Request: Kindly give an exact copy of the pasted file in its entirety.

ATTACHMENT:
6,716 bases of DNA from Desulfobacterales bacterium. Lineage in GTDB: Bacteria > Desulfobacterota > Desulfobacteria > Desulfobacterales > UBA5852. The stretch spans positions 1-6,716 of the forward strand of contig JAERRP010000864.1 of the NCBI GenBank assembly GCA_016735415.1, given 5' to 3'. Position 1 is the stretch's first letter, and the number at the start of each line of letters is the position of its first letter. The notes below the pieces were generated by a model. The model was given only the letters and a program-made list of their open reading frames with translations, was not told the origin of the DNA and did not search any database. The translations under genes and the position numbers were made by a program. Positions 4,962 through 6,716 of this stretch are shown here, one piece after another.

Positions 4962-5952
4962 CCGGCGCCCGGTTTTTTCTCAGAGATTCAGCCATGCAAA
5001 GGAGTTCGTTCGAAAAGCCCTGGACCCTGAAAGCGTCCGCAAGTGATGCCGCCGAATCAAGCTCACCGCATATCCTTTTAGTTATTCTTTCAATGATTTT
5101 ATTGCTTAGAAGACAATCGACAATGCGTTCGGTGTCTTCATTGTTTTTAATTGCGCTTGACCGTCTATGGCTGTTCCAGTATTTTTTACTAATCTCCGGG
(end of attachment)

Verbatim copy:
6,716 bases of DNA from Desulfobacterales bacterium. Lineage in GTDB: Bacteria > Desulfobacterota > Desulfobacteria > Desulfobacterales > UBA5852. The stretch spans positions 1-6,716 of the forward strand of contig JAERRP010000864.1 of the NCBI GenBank assembly GCA_016735415.1, given 5' to 3'. Position 1 is the stretch's first letter, and the number at the start of each line of letters is the position of its first letter. The notes below the pieces were generated by a model. The model was given only the letters and a program-made list of their open reading frames with translations, was not told the origin of the DNA and did not search any database. The translations under genes and the position numbers were made by a program. Positions 4,962 through 6,716 of this stretch are shown here, one piece after another.

Positions 4962-5952
4962 CCGGCGCCCGGTTTTTTCTCAGAGATTCAGCCATGCAAA
5001 GGAGTTCGTTCGAAAAGCCCTGGACCCTGAAAGCGTCCGCAAGTGATGCCGCCGAATCAAGCTCACCGCATATCCTTTTAGTTATTCTTTCAATGATTTT
5101 ATTGCTTAGAAGACAATCGACAATGCGTTCGGTGTCTTCATTGTTTTTAATTGCGCTTGACCGTCTATGGCTGTTCCAGTATTTTTTACTAATCTCCGGG